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Young Jean Lee
Photograph: Blaine Davis

Young Jean Lee shakes up Broadway with Straight White Men

Envelope-pushing playwright Young Jean Lee skewers straight-white-male ambition in her Broadway debut

Written by
Helen Shaw

What in the sweet, smoking hell is Young Jean Lee doing on Broadway? Lee is the downtown avant-gardist who wrote a riff on King Lear that had a cameo by Big Bird. She is the bomb-throwing ex-academic whose feminist manifesto featured performers dancing nude. She is the Korean-American playwright so sick of identity plays, she wrote one just to stake the vampire in its heart.

“It’s weird, right?” says Lee, laughing about having her play performed across the street from Hello, Dolly! Having spent her career whacking sacred cows, Lee may actually have found a way to spank the Great White Way itself with her latest subversive work. Originally mounted Off Broadway at the Public Theater in 2014 (pictured below) and then at Chicago’s Steppenwolf, Lee’s comic drama Straight White Men will open at Second Stage’s recently acquired Helen Hayes Theater in July, with a cast that includes Call Me by Your Names Armie Hammer. It’s a conventional family story about a dad with grown sons; there’s lots of good-natured roughhousing. Is Lee tricking us? Where’s the transgression in that?

Photograph: Blaine Davis

“I basically do site-specific work for whatever audience I’m working with,” Lee says, “And so, since I was doing a play at the Public in 2014…” She trails off. Indeed, that’s the land of the straight-white-subscription audience right there. Lee evades the question of whether or not she’s deliberately goading that audience. In some ways, she’s considering their own comfort. (“Why put up a show everyone hates?”) But her work, even in her current anthropological realism mode, always has a stinging quality. Lee gets a charge out of the conversations she’s overheard people have after the play. “One thing I’d hear a lot was ‘Why would the playwright do this to us?’ It was as though something horrible had been done to them.”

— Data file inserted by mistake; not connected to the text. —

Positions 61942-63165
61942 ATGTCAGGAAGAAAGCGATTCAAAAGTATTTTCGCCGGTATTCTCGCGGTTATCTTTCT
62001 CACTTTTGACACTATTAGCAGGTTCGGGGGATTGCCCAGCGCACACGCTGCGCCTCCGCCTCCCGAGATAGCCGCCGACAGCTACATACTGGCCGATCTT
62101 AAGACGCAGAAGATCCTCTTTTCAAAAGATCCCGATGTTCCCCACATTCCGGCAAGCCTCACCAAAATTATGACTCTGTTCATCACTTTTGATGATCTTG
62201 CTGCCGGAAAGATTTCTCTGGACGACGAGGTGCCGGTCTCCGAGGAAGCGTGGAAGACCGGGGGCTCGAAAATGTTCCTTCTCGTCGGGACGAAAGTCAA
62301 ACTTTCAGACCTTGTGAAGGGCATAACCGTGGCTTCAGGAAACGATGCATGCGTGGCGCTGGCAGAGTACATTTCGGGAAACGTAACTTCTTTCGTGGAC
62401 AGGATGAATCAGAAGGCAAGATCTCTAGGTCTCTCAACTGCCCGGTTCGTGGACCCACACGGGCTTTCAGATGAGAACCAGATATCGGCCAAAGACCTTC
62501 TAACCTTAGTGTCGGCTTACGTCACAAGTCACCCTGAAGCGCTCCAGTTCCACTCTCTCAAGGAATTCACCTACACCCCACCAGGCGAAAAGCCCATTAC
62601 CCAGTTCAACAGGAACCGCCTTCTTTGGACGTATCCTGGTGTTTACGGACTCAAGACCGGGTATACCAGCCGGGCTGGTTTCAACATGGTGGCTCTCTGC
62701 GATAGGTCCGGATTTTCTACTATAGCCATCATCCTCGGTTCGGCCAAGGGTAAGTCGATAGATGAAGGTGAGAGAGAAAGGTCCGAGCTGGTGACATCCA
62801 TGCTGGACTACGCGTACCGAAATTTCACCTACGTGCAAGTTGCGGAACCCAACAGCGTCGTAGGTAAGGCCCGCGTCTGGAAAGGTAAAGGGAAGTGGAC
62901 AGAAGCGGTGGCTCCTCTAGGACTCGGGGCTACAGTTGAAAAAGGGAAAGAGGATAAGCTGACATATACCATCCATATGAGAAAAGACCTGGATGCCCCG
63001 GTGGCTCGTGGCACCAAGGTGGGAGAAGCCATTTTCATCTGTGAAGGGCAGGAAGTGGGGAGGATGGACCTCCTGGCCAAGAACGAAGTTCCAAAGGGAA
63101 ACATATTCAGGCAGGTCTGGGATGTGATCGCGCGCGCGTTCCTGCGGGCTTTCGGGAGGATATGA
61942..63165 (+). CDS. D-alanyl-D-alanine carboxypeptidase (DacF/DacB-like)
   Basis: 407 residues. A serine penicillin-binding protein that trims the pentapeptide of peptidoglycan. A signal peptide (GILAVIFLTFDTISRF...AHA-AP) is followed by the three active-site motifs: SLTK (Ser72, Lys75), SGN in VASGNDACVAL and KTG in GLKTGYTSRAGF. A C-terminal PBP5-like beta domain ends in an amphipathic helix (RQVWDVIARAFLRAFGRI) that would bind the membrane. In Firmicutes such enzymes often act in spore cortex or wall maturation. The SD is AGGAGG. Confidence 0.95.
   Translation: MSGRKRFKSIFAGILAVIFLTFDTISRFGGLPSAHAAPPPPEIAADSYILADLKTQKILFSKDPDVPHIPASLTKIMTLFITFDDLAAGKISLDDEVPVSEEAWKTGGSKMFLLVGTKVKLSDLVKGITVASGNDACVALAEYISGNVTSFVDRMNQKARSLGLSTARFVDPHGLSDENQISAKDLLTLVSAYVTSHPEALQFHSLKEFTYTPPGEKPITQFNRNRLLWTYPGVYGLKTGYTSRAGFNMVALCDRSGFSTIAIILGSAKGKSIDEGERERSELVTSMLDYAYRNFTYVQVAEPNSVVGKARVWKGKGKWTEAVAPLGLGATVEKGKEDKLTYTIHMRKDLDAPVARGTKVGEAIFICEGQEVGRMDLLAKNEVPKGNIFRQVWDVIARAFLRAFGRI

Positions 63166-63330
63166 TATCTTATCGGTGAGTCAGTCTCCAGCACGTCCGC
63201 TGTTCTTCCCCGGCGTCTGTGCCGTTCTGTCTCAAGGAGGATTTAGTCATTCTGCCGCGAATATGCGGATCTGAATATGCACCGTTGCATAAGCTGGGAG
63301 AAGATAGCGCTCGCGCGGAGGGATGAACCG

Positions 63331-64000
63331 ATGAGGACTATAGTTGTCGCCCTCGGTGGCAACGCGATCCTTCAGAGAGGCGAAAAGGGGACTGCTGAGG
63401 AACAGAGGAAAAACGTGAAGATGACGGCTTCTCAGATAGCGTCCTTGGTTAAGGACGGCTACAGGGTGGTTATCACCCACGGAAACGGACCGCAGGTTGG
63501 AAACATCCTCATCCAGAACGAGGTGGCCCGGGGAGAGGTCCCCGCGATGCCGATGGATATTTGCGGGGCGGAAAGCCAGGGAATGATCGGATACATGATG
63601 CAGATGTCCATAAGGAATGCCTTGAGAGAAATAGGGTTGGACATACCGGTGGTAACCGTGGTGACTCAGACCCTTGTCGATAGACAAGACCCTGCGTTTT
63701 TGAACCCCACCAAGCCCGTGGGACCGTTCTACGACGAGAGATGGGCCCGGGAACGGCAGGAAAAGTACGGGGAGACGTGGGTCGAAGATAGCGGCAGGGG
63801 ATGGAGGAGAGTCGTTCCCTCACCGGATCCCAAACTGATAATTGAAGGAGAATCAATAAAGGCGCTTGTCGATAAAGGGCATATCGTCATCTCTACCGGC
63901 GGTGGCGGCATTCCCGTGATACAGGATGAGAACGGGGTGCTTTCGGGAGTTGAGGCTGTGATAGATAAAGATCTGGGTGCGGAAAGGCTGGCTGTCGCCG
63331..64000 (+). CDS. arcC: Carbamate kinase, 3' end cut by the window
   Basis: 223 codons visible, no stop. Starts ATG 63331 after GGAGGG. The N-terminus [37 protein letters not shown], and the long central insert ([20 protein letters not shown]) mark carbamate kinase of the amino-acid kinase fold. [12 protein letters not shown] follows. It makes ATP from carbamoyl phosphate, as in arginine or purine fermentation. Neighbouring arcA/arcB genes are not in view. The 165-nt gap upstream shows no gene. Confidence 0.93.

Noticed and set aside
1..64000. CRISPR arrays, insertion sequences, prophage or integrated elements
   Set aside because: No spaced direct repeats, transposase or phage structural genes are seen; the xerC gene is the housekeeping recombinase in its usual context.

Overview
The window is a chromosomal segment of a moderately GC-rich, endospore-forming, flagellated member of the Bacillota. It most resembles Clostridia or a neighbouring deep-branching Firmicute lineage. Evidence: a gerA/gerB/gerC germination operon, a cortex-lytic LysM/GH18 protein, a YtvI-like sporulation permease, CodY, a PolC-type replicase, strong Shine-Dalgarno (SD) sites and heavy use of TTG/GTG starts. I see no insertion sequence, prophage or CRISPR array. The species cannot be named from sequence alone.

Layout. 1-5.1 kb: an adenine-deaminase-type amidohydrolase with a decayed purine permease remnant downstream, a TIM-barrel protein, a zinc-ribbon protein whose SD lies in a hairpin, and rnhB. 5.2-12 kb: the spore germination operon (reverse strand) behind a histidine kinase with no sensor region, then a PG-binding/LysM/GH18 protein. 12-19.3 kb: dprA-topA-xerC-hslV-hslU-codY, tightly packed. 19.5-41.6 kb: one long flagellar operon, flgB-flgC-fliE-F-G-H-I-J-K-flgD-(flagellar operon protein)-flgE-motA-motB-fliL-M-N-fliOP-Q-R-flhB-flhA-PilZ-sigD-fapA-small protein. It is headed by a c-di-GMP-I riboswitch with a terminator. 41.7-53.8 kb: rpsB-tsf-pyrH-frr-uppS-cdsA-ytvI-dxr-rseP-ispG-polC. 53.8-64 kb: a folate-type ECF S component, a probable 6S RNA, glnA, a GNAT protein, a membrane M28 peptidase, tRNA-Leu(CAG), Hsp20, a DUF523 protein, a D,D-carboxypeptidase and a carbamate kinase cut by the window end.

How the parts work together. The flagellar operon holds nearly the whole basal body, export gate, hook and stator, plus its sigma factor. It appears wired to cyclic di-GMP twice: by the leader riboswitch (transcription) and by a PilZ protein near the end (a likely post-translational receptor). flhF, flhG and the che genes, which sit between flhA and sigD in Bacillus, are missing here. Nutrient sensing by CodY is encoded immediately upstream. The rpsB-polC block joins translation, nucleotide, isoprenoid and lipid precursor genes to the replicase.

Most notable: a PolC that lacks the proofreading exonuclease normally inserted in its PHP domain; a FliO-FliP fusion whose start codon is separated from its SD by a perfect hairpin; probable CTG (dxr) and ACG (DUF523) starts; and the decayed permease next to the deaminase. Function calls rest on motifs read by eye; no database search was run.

What Lee has done was attack another holy of holies: straight-white-male ambition. Matt, the protagonist, has come to terms with his privilege by becoming a kind of mindful refusenik. The expectation on him is so overblown that his very active choice is complete inactivity. “And, really,” says Lee, “Matt is me. If I woke up tomorrow as a single white male, I would have a crisis. As a Korean-American female, all I have to do is try to succeed and I’m a hero of diversity! But if I wake up as Matt, I don’t get points for being successful as a capitalist.”

Second Stage’s first Broadway season has turned into a provocative conversation. In the spring, Kenneth Lonergan’s Lobby Hero posed questions about whiteness and maleness, and now the next play—the very first Broadway outing by an Asian American female playwright—will try to answer them. The first step seems to be in stepping back and looking at SWMs with a clinical eye. In text-generating workshops, Lee found that her subjects were more exotic than she’d imagined. “There’s this thing that straight guys have to do to prove they’re not gay,” Lee continues. “Little negotiations of ‘Am I going to hug you?’ ” You can sense her delight over the phone. She loves the absurdity of it all, the idea that these dudes who are always in the spotlight still have some secrets left. It’s the sort of train of thought that has gone unexamined for too long—and that’s why Young Jean Lee’s on Broadway.

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